One advantage of group therapy is that it can provide individuals with a sense of belonging and social support, which can be particularly effective for those who feel isolated or disconnected. Additionally, group therapy can be a cost-effective treatment option, as the therapist’s time is divided among multiple individuals. This type of therapy is used quite often for groups with shared addictions such as Alcoholics Anonymous, or for caregivers of those afflicted such as Al-Anon. 

Research on group therapy shows that the dynamic of a group environment can be beneficial to those individuals with anxiety, and depression because they feel comforted speaking to other people with the same issues. Research does show that certain people who may benefit from group therapy prefer the one-on-one method. 

Dialectical behavior therapy (DBT)

DBT is often used to treat borderline personality disorder (BPD) and has been found to help individuals learn how to manage their emotions, tolerate distress, and develop healthy interpersonal relationships. It is a combination of CBT techniques mixed in with a mindfulness approach. Adolescents with borderline personality disorder in particular benefit from this type of therapy as it has been found to reduce suicide attempts and non-suicidal self-injury than treatment as usual or psychoanalytic therapy. The latest research indicates that DBT is an effective treatment option for individuals who struggle with emotion regulation or self-harm behaviors.  

Mindfulness-based pain reduction (MBPR)

MBPR is a program that runs for several weeks and focuses on the study of patients with chronic pain like lower back pain or joint pain. Clinical trials in this area aim to use this therapy to minimize chronic back pain with 20 participants over a period of 8 weeks. It is separated into 2.5-hour group sessions with retreats that last all day. The mindfulness strategies include breathing techniques, object orientation, analysis of thought patterns, and awareness of thinking (meta-awareness). 

The research results of MBPR are very new and not fully realized so a definitive opinion on the efficacy of this therapy can’t be shared, but it looks promising as a way of relieving chronic pain when used in conjunction with other medical treatments. 

Mindfulness-based therapies

Mindfulness-based therapies are a form of psychotherapy that use mindfulness practices to help individuals become more aware of their thoughts, emotions, and bodily sensations. These therapies aim to help individuals manage stress, anxiety, depression, and other mental health issues by developing a greater sense of present-moment awareness and acceptance. Some examples of mindfulness therapies include mindfulness-based stress reduction (MBSR) and mindfulness-based cognitive therapy (MBCT)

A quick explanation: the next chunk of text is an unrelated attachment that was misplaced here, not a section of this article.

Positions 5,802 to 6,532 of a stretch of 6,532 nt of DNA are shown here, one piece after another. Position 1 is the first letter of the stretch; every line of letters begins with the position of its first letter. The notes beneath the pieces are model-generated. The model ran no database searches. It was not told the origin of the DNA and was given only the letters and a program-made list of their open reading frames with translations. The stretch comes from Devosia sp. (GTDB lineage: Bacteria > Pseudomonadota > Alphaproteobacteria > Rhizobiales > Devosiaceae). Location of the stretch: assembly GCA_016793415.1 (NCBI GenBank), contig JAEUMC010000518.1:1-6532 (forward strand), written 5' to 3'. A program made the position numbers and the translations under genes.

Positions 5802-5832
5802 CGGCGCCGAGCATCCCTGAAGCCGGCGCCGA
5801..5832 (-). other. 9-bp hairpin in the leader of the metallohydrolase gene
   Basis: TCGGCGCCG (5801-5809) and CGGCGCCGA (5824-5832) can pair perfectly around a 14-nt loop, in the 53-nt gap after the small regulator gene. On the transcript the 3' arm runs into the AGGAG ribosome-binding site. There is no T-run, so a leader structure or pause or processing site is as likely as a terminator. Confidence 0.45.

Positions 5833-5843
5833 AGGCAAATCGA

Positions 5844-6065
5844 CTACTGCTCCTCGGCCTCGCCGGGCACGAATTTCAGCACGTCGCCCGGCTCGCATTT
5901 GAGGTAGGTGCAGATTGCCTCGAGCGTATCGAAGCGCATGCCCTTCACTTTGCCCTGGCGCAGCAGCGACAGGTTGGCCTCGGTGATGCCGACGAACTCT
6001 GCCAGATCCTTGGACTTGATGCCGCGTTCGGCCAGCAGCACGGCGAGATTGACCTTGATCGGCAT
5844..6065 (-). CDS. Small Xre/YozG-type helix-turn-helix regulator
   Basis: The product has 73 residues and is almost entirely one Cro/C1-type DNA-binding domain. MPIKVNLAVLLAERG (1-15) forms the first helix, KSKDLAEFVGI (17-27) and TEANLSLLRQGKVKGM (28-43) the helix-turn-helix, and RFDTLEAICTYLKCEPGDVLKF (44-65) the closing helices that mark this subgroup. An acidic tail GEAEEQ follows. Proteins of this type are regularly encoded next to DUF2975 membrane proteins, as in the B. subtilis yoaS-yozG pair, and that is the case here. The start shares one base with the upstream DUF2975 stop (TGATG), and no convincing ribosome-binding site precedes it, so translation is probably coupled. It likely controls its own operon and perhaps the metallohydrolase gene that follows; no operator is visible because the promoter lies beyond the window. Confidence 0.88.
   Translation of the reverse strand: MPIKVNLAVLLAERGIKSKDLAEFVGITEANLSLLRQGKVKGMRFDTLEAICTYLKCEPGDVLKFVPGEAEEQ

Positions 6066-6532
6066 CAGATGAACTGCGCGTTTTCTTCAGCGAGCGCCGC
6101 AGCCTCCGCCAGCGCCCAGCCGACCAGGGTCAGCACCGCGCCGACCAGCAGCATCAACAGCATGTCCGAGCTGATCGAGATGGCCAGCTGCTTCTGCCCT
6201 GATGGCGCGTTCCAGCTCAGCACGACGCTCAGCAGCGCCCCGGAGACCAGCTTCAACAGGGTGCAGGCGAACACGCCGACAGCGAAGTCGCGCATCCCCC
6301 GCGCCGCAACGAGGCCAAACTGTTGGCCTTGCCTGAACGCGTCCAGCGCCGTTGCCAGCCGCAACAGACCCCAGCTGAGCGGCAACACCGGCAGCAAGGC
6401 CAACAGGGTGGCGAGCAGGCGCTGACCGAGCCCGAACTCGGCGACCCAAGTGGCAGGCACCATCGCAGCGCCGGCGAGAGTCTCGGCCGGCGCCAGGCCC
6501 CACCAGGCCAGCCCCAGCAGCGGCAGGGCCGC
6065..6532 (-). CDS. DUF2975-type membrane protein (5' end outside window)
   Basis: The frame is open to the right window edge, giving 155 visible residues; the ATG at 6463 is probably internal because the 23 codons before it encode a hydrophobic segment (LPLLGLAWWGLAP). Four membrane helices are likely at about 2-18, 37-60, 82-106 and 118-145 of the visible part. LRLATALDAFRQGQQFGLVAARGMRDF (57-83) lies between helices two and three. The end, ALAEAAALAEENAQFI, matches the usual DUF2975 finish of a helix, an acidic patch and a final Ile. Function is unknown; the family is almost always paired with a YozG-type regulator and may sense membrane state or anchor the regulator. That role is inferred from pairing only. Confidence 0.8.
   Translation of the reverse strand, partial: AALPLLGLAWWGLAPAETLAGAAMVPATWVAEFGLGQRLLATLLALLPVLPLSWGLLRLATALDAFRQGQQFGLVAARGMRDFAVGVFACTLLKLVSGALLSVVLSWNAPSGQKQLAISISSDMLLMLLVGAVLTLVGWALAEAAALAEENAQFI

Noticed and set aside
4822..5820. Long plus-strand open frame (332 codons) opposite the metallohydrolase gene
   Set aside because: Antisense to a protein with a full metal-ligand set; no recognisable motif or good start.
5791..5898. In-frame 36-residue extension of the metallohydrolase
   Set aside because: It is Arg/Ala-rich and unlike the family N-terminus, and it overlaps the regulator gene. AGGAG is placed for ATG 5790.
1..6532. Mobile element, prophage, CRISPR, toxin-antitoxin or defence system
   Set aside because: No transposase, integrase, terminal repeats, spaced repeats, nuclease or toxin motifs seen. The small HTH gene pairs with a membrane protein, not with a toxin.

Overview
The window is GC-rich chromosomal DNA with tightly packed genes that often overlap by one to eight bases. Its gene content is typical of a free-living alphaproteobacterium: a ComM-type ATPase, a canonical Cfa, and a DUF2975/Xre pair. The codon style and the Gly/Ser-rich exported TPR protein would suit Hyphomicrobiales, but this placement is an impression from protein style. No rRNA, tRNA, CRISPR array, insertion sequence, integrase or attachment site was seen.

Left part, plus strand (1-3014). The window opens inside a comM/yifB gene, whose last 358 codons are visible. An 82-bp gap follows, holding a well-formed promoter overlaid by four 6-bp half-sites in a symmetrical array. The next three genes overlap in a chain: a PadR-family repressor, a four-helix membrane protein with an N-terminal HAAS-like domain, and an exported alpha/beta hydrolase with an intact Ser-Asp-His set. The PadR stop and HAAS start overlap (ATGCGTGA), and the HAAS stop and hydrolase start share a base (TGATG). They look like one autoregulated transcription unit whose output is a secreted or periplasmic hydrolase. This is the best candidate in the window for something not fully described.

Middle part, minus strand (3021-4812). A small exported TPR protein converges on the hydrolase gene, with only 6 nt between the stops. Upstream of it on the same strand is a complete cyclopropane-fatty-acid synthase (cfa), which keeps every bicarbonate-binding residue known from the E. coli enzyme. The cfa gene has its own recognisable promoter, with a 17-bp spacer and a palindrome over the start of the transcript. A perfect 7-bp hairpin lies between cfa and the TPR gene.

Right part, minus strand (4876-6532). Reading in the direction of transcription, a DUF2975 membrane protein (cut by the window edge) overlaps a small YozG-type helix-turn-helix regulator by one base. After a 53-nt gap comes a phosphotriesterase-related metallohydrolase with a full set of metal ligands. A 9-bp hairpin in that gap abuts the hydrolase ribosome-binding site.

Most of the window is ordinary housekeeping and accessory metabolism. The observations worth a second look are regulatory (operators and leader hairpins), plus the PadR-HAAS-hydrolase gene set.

Mindfulness-based stress reduction (MBSR)

MBSR is one of the most well-known mindfulness-based therapies developed in the 1970’s. It involves an eight-week program in which participants learn a variety of mindfulness practices, including body scanning, mindful breathing, and mindful movement. The goal of MBSR is to reduce stress and promote relaxation by focusing the individual’s attention on the present moment.

Research has shown that MBSR can be an effective intervention for reducing stress, anxiety, and depression symptoms, and improving overall mental health as well as physical health. Studies have also shown that MBSR reduced chronic pain severity and improved overall quality of life in individuals with chronic pain conditions. It is suggested that MBSR be used in conjunction with other medical treatments to get the most benefit out of the approach.

Mindfulness-based cognitive therapy (MBCT)

This type of therapy was developed more recently in the 1990s for the treatment of depression. MBCT combines cognitive-behavioral therapy (CBT) techniques with mindfulness practices and aims to help individuals break negative thought patterns and prevent the relapse of depression. The research on MBCT is very promising although still in its infancy. It shows that there is a marked improvement in subjects with major depressive disorder (MDD) and the use of this type of therapy can greatly reduce the re-occurrence of depressive episodes.

Wrapping up

There are many types of therapies available to individuals who need mental health intervention. Research studies are an excellent way to test how these different approaches work and who they would most benefit. Today’s research focuses primarily on CBT and mindfulness programs as effective ways of dealing with issues like chronic pain, depression, anxiety, social disorders, and reduces the instances of relapse. It is always a good idea to view the research posted when embarking on a therapy approach and see if others found it helpful.